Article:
Rape case dropped against police

GEORGETOWN — Chief Justice Ian Chang dismissed rape charges against Police Chief Henry Greene.

Chang ruled that prosecutors did not have sufficient evidence for the case to proceed.

Greene had previously obtained a court order that temporarily barred anyone from charging him with a crime.

He was placed on leave in December after a 34-year-old woman accused him of raping her at a hotel in late November and said officers refused to take her complaint. Greene has denied the allegation, saying the sex was consensual.

Chang said prosecutors could file new charges if they found more evidence in the case.


In reversal, rebel backs Aristide

CAP-HAITIEN — Fugitive rebel Guy Philippe made a rare public appearance March 29 and urged Haitians to seize the streets if foreigners tried to arrest the former president he helped topple eight years ago, Jean-Bertrand Aristide.

It was an odd twist to the recent political drama as crowds of people marched in the country’s biggest cities to mark the 25th anniversary of the signing of Haiti’s constitution.

In an interview with the Associated Press Television Network and other journalists, Philippe said Haitians should defend Aristide if outsiders move into Haiti to arrest Aristide. Rumors had circulated in recent weeks that Aristide was wanted on various criminal charges, a claim denied by the United States government and Haitian officials.

Unlike Aristide, Philippe is wanted on a U.S. indictment charging him with drug offenses. He was at the helm of a band of former soldiers that ousted Aristide during Aristide’s second term in 2004.


Miller’s ruling party victorious

KINGSTON — Officials said the ruling People’s National Party (PNP) dominated recent local government elections.

The state-run news agency Jamaica Information Service said the PNP won 12 of the island’s 13 parish councils. Voter turnout was just over 34 percent.

Nearly 500 candidates competed March 26 for council seats in municipal elections seen as a political litmus test for Prime Minister Portia Simpson Miller’s administration.

It was the second time in three months that the main opposition Jamaica Labor Party was drubbed in a vote. Simpson Miller’s faction won a 2-to-1 margin in Parliament over Labor in general elections in late December.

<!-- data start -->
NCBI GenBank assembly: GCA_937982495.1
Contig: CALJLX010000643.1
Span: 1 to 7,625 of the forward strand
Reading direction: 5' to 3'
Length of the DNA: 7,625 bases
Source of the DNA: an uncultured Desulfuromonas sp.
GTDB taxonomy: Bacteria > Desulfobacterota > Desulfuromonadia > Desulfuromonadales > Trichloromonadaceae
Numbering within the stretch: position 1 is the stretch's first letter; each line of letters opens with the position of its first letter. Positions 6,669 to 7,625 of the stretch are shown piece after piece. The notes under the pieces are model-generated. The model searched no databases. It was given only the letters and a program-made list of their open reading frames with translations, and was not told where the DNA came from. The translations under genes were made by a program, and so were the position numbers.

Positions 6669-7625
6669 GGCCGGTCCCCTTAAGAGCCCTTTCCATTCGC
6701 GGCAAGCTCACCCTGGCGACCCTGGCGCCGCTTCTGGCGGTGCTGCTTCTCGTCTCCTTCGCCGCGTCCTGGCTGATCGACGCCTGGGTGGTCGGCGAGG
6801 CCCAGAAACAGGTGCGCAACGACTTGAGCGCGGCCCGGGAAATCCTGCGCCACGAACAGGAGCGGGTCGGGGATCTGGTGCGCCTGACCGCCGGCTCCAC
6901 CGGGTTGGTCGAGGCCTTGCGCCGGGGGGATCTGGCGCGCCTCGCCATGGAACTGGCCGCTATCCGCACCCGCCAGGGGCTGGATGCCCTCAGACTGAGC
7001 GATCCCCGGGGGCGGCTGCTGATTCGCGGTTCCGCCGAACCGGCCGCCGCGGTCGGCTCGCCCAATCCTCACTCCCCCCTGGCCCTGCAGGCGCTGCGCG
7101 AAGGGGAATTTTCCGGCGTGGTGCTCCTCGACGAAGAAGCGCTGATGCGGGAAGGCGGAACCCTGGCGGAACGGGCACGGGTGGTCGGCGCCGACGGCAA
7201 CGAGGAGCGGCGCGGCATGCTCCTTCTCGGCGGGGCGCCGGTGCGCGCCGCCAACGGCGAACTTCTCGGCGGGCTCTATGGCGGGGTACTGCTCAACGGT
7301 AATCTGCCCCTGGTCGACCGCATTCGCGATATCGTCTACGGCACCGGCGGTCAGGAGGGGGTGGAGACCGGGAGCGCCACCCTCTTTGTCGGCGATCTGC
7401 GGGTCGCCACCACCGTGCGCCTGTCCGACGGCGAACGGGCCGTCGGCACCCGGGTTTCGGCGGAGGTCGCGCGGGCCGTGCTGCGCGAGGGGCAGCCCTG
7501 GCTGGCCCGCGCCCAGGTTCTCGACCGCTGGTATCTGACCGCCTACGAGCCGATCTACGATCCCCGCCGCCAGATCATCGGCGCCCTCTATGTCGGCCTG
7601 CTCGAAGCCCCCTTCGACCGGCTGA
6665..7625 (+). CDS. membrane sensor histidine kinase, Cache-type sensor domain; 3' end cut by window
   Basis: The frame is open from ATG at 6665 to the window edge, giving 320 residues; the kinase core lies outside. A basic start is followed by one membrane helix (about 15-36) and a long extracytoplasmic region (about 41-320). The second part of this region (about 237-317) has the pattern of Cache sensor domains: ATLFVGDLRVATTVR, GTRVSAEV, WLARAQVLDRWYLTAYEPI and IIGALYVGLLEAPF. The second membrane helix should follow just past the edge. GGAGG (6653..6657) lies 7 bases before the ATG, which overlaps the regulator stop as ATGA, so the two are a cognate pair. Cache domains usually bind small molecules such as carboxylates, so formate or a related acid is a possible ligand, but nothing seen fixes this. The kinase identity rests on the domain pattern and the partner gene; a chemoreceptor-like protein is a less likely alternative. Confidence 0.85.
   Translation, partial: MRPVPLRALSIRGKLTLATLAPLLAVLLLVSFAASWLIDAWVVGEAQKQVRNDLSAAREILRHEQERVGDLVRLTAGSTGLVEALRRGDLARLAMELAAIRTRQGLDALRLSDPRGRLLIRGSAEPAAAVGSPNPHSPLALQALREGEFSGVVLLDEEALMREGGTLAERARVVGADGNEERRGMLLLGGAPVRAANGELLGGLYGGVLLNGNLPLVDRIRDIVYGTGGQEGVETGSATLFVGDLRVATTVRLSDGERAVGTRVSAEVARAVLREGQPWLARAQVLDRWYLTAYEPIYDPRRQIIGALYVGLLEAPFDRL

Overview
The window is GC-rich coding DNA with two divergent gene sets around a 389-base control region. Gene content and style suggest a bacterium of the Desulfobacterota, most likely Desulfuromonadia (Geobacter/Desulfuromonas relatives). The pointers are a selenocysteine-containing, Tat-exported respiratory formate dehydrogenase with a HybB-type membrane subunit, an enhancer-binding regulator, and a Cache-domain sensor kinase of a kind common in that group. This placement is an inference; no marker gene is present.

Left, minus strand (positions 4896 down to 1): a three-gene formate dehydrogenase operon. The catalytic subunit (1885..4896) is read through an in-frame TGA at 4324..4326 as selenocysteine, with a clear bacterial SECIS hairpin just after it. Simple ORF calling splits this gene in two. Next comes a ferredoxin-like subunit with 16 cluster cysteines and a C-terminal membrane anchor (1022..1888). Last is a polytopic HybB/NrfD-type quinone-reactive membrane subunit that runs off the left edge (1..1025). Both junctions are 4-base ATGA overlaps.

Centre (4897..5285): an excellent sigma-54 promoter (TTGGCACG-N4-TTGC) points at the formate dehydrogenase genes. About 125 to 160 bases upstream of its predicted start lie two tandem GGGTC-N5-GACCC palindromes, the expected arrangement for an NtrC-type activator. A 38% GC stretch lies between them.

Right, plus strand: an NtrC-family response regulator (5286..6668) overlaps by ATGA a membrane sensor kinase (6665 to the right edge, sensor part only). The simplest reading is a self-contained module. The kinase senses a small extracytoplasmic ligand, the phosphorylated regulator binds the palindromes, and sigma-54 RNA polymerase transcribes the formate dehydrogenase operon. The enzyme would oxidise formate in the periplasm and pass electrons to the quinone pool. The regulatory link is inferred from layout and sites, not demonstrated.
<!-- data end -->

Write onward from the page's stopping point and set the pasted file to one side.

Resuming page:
Parish councils handle a range of municipal issues from road repairs to waste management.


Puerto Rico

Ex-prison guard guilty in deaths

SAN JUAN — Hector Cruz Santiago, a former prison guard, was convicted of negligent homicide in the drowning deaths of eight inmates.

Santiago was driving a van carrying 10 inmates back to prison in November when he tried to take a shortcut to avoid a flooded area. The van was swamped by floodwaters and eight of the inmates drowned. People living nearby rescued the two others.

A jury convicted him in a 9-3 verdict. Sentencing is set for May 23.  Prosecutor Wilson Gonzalez said he will seek the maximum sentence of three years and seven months in prison.

The family of one inmate scheduled to be released the day he drowned has filed a lawsuit against the government seeking $1 million in damages.

Trinidad and Tobago

REDjet’s license revoked again

PORT-OF-SPAIN — The government revoked the license of the Caribbean’s first discount airline as it struggles to survive.

Transport Minister Devant Maharaj said the Civil Aviation Authority believes REDjet cannot provide reliable service.

The announcement came nearly two weeks after Barbados suspended the airline’s license.

REDjet halted its flights in March amid financial woes and says it is seeking government subsidies to help resume service.

The Barbados-based airline company began serving the Caribbean in May.

U.S. Virgin Islands

Unions’ lawsuit against wage cuts dismissed by chief judge

CHARLOTTE AMALIE — Chief District Court Judge Curtis Gomez struck down a lawsuit filed by a group of unions trying to block an 8 percent salary cut for civil servants.

Legislators approved the cuts last June to offset a $17.4 million deficit.

Gomez said the cuts were necessary and unavoidable and that union leaders failed to prove the reductions violated labor contracts. He also dismissed all motions related to the case.

Education Administrators Association President Carver Farrow said he disagreed with the ruling but accepted it.

The following news briefs were compiled from reports by The Associated Press